Kofi Annan, former secretary general of the United Nations, spoke to a full house at the launch of CUNY Law’s new Sorensen Center for International Peace and Justice on October 27. Ted Sorensen was a long-time close advisor and speechwriter to President John F. Kennedy.
Professor Caitlin Borgmann contributed her expertise to a New York Times article “Texas Abortion Clinics to Reopen Despite a Future in Legal Limbo”.
Distinguished Professor Ruthann Robson discussed the oral arguments in the Supreme Court regarding a ban on facial hair for incarcerated individuals in a recent op-ed in The Guardian and on Bloomberg Radio.
United Nations Secretary General Ban Ki-moon highlighted the contributions of Tonya Gonnella Frichner (’87) (Onondaga Nation) and her longtime commitment to the advancement of the rights of Indigenous Peoples.
The Nineteenth Annual CUNY Law School Moot Court Summer Competition was held on September 20.
The Community and Economic Development (CED) Clinic and the New York City Network of Worker Cooperatives organized and hosted the first New York City Worker Cooperative Conference in June at CUNY Law.
Distinguished Professor Ruthann Robson commented on the spate of revolts against school dress codes in a recent Guardian article “Students protest ‘slut shaming’ high school dress codes with mass walkouts.”
City University of New York (CUNY) School of Law has been named a recipient of the annual Higher Education Excellence in Diversity (HEED) Award from INSIGHT Into Diversity magazine. This is the second year CUNY School of Law has been named as a HEED Award recipient.
Former South African Constitutional Court Justice Richard J. Goldstone, J.D., has joined the newly established Sorensen Center for International Peace and Justice as its inaugural scholar-in-residence for the fall semester.
Professor Caitlin Borgmann’s op-ed “Rulings Illuminate Abortion Standard” was published in the National Law Journal this week.
Under the leadership of Professor Ramzi Kassem, multiple generations of CUNY Law students in the Immigrant and Non-Citizen Rights Clinic (INRC) have represented Amin al-Bakri, a Yemeni national imprisoned by the U.S. military for over a decade without charge. In late August, Mr. al-Bakri was finally released and reunited in his family in Yemen.
Professor Merrick Rossein was consulted for a Refinery 29 article about the classification of fashion models as independent contractors, which leaves them unprotected from on-the-job sexual harassment.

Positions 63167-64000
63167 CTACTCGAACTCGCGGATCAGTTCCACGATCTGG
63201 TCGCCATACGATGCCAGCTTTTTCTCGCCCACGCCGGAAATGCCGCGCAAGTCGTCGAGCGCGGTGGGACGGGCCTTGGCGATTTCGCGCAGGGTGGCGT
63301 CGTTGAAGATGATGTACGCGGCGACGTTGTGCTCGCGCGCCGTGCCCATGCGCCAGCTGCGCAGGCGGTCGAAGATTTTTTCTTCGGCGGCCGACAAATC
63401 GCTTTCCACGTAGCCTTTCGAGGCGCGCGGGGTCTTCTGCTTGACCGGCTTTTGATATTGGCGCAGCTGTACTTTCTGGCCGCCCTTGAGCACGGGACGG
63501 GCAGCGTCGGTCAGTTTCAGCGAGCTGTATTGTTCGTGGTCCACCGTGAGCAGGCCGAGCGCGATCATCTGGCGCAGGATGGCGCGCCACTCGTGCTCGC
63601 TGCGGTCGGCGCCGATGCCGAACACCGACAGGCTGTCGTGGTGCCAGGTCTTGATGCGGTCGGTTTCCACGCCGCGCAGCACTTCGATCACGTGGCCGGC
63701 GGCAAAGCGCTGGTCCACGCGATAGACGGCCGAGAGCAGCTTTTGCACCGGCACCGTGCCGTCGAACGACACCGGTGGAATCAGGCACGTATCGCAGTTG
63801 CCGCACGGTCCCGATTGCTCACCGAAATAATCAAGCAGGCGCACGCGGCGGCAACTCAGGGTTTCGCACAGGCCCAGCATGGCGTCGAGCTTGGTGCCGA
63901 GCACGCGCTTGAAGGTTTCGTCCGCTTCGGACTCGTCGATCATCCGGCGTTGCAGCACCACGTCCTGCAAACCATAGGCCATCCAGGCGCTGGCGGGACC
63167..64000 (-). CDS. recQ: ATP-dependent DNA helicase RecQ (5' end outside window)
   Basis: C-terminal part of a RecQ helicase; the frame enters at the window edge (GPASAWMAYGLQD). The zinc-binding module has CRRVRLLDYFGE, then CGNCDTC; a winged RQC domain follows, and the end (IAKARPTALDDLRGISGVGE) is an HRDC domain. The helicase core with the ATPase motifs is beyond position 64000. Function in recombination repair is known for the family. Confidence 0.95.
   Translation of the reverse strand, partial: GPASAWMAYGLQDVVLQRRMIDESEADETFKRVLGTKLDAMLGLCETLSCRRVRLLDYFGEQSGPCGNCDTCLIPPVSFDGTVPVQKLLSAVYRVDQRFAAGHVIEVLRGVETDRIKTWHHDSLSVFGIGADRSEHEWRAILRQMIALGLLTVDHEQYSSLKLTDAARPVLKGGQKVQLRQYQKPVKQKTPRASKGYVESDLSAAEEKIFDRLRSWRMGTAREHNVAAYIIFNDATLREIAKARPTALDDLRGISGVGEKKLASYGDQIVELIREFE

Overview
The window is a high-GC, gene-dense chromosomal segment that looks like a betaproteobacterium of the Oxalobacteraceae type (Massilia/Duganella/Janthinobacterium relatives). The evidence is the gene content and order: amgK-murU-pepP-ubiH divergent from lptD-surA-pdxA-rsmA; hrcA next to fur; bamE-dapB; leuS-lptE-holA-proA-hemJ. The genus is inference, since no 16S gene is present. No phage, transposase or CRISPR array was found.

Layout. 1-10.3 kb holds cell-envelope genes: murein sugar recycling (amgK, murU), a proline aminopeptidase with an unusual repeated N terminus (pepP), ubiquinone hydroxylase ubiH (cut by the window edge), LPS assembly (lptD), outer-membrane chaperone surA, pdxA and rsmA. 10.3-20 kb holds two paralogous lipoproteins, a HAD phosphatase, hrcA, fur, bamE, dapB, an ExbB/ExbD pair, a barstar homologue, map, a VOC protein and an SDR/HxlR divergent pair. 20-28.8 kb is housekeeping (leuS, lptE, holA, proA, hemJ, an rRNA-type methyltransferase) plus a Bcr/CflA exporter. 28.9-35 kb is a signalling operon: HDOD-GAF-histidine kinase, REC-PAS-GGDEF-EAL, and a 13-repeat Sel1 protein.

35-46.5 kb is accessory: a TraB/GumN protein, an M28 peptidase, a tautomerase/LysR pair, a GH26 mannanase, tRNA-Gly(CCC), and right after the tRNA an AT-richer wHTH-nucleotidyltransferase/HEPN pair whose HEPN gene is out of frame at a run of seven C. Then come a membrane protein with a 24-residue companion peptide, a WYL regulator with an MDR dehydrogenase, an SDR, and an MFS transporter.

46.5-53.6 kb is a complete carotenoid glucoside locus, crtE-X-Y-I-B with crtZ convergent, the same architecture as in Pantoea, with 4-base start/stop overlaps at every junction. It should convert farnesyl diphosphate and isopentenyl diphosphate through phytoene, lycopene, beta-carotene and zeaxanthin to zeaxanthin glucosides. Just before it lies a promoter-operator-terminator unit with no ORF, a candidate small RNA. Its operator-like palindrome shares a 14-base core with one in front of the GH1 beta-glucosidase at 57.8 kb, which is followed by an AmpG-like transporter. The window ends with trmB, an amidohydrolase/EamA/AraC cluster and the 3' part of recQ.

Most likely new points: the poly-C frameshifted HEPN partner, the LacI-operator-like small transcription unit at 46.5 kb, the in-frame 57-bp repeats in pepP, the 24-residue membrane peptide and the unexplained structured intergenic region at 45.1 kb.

The IWHR Clinic and other advocates submitted a report to the UN Committee on the Elimination of Racial Discrimination (CERD) describing how racial disparities in the U.S. criminal justice system are the most extreme in the treatment of youth. Last week, the Committee called on the US government to meet international human rights standards by halting prosecution of youth in adult courts and ending the imprisonment of youth in adult facilities.
On Thursday, Professor Steve Zeidman was a guest on NPR’s On Point discussing the recent deaths of civilians at the hands of the police.
In Monday’s edition of the Los Angeles Times, Professor Caitlin Borgmann commented on a recent U.S. District Court decision that ruled a law that would have closed three of five abortion clinics in Alabama unconstitutional.
Professor Steve Zeidman wrote an editorial piece “Is ‘Broken Windows’ Broken? Yes” that ran in the Sunday edition of the New York Daily News. He argues that this theory subject minority and poor New Yorkers to harassment for no good reason.
More than 140 CUNY School of Law students received their Juris Doctor degrees at the May 16 graduation ceremony.
Professor Ruthann Robson’s opinion was included in a Guardian article about the reactions of supporters and detractors to the US Supreme Court Hobby Lobby ruling. Professor Robson also contributed a post to the London School of Economics blog on American Politics and Policy, arguing that the US Congress has a number of options for changing the Religious Freedom Restoration Act.
Professor Rick Rossein was recently interviewed for Arise America’s segment about the 50th anniversary of Mississippi Freedom Summer.
The five men exonerated in the beating and rape of a female jogger in Central Park in 1989, known as the Central Park Five, have settled their wrongful conviction lawsuit for $40 million. Four of the five men are represented by CUNY Law Adjunct Professor Jonathan Moore.
Dean Michelle J. Anderson is the recipient of the 2014 Diversity & Champion Inclusion Champion Award from the New York City Bar Association.
In a recent Salon article “The right’s despicable class war: Why they paint the poor as anti-American” by Elizabeth Stoker, the author extensively cites Professor Ann Cammett’s paper “Deadbeat Dads & Welfare Queens: How Metaphor Shapes Poverty Law”.
Professor Cynthia Soohoo was recently a guest on BrianLehrer.TV to discuss the importance of full implementation of the Prison Rape Elimination Act (PREA) which protects incarcerated individuals from sexual violence.
Recently, Professor Rick Rossein shared his expertise on employment discrimination as a guest on the Arise America show.
Professor Ramzi Kassem wrote an editorial for the New York Times in which he advocates for “decisive action to resettle and repatriate as many inmates as possible and give fair trials to any that remain”.